Dear Miriam,

Last year, our youngest son told us that he is gay. To be honest, it did not come as a huge shock to me, though it did take his father a bit longer to come to terms with the news.

Since then, we have been introduced to his boyfriend who he met in Dublin, and he seems like a very nice young man. Of course, this is all very new for us, but we are finding our way day by day and once all our children are healthy and happy then that is all we can ask for.

The reason I am writing is that this summer there is going to be a family wedding and all the cousins will be invited with their respective partners, including my son. When my son came out, there was no big family “announcement”, but obviously a lot of the cousins his own age would know by now, as well as the more clued in aunts and uncles. However, there was no big discussion and unless somebody asks me directly, I’m not going around bleating my son’s business.

The one person that I suspect does not know, however, is my own mother. I thought long and hard about whether we should break the news to her, but my son was reluctant to say anything – I suppose for fear that she might not take it well, being of a completely different era.

However, she is obviously going to be at the family wedding, as will my son and his boyfriend, so if we don’t say something to her, it could be very awkward on the day. I know we could try to get away with it by saying something like, “he is just a good friend” but I don’t think that would be fair on my son or his boyfriend. After all, they have nothing to hide.

I have not raised the subject again with my son, but I’m seriously thinking we need to tell his grandmother before the wedding. What do you think?

Confused Mother, Munster

Dear Confused Mother,

Thank you for your letter. Your love and care for your son just radiates from your words, and it is clear that all you wish is that he has the same happiness, acceptance and respect that his siblings and cousins enjoy in their lives and relationships. I know you are still finding your way with it, but I’m sure your son appreciates every ounce of your support and that you have made this journey so much easier for him.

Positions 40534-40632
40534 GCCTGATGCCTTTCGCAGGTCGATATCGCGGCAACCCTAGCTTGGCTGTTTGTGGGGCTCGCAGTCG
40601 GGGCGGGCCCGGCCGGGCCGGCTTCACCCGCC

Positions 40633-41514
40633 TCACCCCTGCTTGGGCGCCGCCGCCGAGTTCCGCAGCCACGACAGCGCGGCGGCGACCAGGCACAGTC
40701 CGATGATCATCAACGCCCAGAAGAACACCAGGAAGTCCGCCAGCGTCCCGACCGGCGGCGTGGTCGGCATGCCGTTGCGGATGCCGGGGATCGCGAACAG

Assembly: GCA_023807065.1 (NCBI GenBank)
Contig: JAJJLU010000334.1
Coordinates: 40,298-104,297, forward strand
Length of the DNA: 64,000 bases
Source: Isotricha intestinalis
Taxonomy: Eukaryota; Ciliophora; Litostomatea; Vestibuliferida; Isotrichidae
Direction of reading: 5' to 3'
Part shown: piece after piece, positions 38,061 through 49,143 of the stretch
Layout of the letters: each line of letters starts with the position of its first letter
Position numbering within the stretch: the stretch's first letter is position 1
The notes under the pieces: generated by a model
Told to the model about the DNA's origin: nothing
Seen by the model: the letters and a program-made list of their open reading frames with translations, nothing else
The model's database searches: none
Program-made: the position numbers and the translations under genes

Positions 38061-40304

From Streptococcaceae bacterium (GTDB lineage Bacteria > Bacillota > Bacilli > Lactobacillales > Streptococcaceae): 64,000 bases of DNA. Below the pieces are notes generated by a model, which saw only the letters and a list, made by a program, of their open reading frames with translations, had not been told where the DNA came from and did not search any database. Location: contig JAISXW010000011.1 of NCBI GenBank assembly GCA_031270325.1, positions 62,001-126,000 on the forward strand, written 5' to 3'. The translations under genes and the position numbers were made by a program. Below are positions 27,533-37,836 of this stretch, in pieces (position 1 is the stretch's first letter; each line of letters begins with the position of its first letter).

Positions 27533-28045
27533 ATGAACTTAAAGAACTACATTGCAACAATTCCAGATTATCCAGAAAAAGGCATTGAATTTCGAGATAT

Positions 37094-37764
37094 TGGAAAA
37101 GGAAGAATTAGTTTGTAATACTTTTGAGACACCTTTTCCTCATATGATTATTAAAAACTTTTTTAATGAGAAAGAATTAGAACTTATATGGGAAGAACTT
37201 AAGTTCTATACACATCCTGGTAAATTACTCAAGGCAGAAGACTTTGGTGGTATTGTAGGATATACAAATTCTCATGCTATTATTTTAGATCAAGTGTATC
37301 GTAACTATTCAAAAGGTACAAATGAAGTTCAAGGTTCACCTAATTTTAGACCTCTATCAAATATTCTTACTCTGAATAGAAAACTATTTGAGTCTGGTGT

Obviously, the wedding is a new challenge in the sense that it will be the first “public” appearance of your son with his partner in the family circle. And I agree with you: it is important that they are there as a couple, not having to hide behind the label of “friends.” Far too many people have had to hide for far too long.

Of course, I can understand your – and you son’s – reservations about telling his grandmother. But if the alternatives are to keep it secret from her, to let her figure it out herself at the wedding – or let somebody else tell her – well, I don’t fancy them much either.

She might be of a different era, but I’m sure she was aware of the referendum last year and while it is easy to assume she would take it badly, those who have lived a lot longer than we have can often be a lot more tolerant and understanding than others with less life experience.

So, yes, I think you should speak to your son about telling his grandmother before the wedding, but I would suggest you accompany him in doing so to show your solidarity, or – if he gives you permission and if you felt comfortable – that you could even break the ice beforehand by speaking to her yourself. I can’t give you the words, but I think maybe if you spoke about how your son came out to you and how you may have struggled with some aspects, but now you can see how happy he is, that is the most important thing.

That is just my opinion, but if you want a different take on this, it might be worth speaking to other parents to see how they handled a similar situation by contacting a group like the Gay Switchboard on their helpline on 01-872-1055. I hope this has been helpful and at least prompts a conversation with your son on the matter again. I wish you the best of luck.